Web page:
2009 versus 1979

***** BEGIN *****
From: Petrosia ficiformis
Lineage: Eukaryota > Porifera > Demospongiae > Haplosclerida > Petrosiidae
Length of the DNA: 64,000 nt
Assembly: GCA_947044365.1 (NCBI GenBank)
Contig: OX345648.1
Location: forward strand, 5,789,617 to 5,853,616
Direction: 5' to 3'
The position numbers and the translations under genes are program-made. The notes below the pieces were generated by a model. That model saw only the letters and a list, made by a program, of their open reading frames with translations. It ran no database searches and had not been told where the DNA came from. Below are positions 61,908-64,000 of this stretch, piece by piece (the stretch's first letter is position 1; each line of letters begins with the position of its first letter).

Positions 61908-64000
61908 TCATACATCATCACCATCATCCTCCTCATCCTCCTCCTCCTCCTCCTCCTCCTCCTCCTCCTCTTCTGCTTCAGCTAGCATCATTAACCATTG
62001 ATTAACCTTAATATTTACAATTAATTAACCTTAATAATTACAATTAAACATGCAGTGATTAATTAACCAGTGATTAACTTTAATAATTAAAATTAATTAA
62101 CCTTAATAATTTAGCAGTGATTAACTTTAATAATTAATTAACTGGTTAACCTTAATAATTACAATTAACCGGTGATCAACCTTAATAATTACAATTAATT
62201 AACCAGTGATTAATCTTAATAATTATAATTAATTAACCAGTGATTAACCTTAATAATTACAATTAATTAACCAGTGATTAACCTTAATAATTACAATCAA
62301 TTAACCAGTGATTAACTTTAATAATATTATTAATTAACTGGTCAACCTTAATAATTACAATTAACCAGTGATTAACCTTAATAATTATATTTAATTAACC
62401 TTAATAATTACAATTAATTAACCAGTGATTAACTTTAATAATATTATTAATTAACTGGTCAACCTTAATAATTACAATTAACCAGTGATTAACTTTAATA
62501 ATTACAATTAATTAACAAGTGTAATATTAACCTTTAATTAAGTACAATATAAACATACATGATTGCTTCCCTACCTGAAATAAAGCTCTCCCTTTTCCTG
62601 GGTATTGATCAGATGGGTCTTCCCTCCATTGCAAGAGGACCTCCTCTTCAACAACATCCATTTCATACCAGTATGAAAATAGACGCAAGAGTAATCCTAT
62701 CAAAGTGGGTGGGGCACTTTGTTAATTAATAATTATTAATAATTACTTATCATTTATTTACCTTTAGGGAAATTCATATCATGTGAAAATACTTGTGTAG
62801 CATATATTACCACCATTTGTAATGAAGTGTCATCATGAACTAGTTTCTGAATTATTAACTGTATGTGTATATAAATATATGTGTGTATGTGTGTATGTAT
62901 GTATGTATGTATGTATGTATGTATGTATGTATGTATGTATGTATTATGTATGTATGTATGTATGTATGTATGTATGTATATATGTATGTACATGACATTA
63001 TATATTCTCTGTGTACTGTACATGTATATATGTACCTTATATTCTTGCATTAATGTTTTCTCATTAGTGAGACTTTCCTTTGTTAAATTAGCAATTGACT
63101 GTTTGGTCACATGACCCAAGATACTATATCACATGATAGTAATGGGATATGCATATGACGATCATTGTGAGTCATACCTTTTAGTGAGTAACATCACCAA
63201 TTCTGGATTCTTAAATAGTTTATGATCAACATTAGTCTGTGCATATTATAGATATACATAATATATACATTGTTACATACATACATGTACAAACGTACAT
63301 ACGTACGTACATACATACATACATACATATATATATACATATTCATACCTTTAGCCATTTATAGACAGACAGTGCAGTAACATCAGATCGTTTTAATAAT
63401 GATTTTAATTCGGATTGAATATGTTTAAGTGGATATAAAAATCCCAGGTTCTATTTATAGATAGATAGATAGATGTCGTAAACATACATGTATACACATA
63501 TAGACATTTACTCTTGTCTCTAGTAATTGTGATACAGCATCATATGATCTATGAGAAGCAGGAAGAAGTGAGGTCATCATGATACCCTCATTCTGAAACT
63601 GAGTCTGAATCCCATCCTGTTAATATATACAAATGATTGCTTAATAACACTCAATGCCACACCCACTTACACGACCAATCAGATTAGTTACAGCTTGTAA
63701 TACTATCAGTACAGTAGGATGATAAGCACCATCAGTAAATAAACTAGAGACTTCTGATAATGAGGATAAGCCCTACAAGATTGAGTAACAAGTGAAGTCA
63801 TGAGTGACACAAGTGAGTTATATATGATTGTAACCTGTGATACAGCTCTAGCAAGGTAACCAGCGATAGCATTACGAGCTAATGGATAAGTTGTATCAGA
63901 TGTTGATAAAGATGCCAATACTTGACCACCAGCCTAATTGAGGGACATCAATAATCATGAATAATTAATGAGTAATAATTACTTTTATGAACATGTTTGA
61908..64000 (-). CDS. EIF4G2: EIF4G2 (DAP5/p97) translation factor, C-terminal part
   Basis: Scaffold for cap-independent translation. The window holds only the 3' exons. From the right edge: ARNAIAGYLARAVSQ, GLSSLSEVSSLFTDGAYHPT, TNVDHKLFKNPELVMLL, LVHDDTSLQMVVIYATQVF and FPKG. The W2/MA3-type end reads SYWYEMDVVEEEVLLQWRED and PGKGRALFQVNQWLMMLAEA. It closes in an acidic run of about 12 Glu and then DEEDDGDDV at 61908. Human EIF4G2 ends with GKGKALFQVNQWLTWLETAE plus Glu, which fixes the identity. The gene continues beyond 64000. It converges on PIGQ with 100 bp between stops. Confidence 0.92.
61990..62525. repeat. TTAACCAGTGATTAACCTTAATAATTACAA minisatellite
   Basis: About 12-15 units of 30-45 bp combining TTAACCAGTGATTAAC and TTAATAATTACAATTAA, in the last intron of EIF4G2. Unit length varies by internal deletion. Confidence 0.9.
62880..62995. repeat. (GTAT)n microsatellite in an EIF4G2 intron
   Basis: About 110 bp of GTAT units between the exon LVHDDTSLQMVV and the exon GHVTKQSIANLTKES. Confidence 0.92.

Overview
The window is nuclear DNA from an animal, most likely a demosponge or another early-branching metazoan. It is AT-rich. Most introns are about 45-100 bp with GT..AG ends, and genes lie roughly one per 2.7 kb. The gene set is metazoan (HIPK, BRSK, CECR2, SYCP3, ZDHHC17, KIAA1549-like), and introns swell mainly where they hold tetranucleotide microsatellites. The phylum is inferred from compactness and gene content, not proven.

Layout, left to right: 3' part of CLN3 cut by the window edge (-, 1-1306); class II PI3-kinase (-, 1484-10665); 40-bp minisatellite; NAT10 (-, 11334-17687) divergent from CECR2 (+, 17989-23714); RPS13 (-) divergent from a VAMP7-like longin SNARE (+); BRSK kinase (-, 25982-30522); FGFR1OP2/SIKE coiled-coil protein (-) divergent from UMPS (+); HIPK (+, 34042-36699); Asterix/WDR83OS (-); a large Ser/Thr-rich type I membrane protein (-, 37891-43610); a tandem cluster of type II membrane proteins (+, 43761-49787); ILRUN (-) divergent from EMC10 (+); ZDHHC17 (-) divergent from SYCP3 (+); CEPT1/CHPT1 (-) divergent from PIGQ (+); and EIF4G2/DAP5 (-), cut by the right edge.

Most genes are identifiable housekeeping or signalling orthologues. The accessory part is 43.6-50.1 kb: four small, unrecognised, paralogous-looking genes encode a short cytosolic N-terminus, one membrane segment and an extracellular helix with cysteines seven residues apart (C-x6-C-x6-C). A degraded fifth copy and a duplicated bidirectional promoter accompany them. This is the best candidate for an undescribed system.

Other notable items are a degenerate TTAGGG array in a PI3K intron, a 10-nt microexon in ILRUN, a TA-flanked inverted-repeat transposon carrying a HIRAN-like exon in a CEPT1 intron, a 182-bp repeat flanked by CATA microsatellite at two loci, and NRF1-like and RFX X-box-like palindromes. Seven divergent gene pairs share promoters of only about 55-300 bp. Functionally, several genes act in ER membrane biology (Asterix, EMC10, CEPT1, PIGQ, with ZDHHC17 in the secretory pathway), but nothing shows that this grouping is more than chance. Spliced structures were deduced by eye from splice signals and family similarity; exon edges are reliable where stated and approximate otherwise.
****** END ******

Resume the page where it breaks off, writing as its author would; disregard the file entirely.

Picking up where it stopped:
This week I was expecting to be writing about the second round of the Iranian Presidential election that should have taken place this friday between President Ahmadinejad and Mir Hossein Moussavi, his reformist opponent. As Ahmadinejad received more than the 50% of the vote, he got 63% to Moussavi’s 34%, the second round became redundant. Turnout this time was a record 85%. Comparing this election to that of 2005 explains a lot about what has just occurred. In 2005 Ahmadinejad received a paltry 19%, only some 5.7 million votes, in the first round on a turnout of just 63% although he went on to trounce Rafsanjani in the second round. Many Iranians used to be reticent to vote fearing lending legitimacy to the Orwellian regime that controls many aspects of their own lives while riding roughshod over the human rights of many of their fellow citizens. However, on 12th June the Iranians came out en masse for change but expediently saw their votes appropriated by the incumbent Ahmadinejad who managed to tally an astonishing 24.5 million votes this time round. A private poll conducted for Supreme Leader Ayatollah Khamenei, seen by the Sunday Times, suggested Moussavi would actually win 58% of the vote. The seemingly manipulated final 29% disparity between the two main protagonists left no doubt as to Khamenei’s preferred president, despite his own private poll, but has not dissipated calls for a recount. As Khamenei calls the main shots the election seems like a fait accomplit and the Iranian people might now be subject to four more years of oppression against their will. That’s four more years of women and others treated as second-class citizens. Indeed, Iran is split between the rural poor, who would have voted for Ahmadinejad’s continuation of state handouts, and urbanite business people and intellectuals, who want reform and an end to worldwide isolation. But Ahmadinejad mysteriously “won” all the major cities except Tehran. And considering that 70% o f Iranians are under thirty the underlying tensions might now be too difficult to contain. At the time of writing the first set of live bullets have just been fired into crowds of Moussavi supporters with tragic consequences. The first confirmed death has come almost three days after the rigged polls closed. For almost three days Moussavi supporters were allowed the freedom to vent their rage and the usual protests against America were incredibly replaced with protests against Khamenei. In the weeks before the election a carnival atmosphere was in vogue in parts of Iran but it seems the mullahs have finally had enough and the iron fist of the Islamic Revolution will descend once more. It would be trite to see in one death the start of a Green, Moussavi’s political colours, Revolution some 30 years after the Islamic one but the mullahs must be cognisant that the people that helped them to overthrow the Shah could try to overthrow them. In 1978 the wavering Shah made the mistake of allowing the Iranian people the freedom to protest hoping that peaceful demonstrations would burn themselves out. He also lifted media restrictions. In contrast the mullahs are taking no chances and have blocked Facebook, text messaging and closed down reform-minded newspapers. In 1978 it was the tragic death of 500 people in the Cinema Rex fire in Abadan combined with riot deaths, whether caused by the Shah’s policies or not, that gave the charismatic Ayatollah Khomeini the ability to rally the people to his revolutionary banner. Moussavi is no Khomeini but sentiment in Iran seems the same as it was thirty years ago: Iranians want their Iran back.

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